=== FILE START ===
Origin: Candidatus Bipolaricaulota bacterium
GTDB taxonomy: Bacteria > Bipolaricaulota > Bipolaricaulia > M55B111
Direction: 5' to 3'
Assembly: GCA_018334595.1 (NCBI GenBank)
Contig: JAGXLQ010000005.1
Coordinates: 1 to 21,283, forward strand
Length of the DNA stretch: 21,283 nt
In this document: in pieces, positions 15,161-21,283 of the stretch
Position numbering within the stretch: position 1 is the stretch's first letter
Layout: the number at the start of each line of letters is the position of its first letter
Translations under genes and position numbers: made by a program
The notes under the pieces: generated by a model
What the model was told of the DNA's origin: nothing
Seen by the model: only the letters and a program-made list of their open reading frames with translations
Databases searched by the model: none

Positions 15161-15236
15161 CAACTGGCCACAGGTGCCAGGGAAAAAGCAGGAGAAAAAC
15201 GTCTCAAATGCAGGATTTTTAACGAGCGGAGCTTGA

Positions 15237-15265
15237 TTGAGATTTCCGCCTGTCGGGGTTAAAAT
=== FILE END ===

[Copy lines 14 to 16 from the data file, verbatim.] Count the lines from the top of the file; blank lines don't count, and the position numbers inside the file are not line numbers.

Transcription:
Seen by the model: only the letters and a program-made list of their open reading frames with translations
Databases searched by the model: none

Positions 15161-15236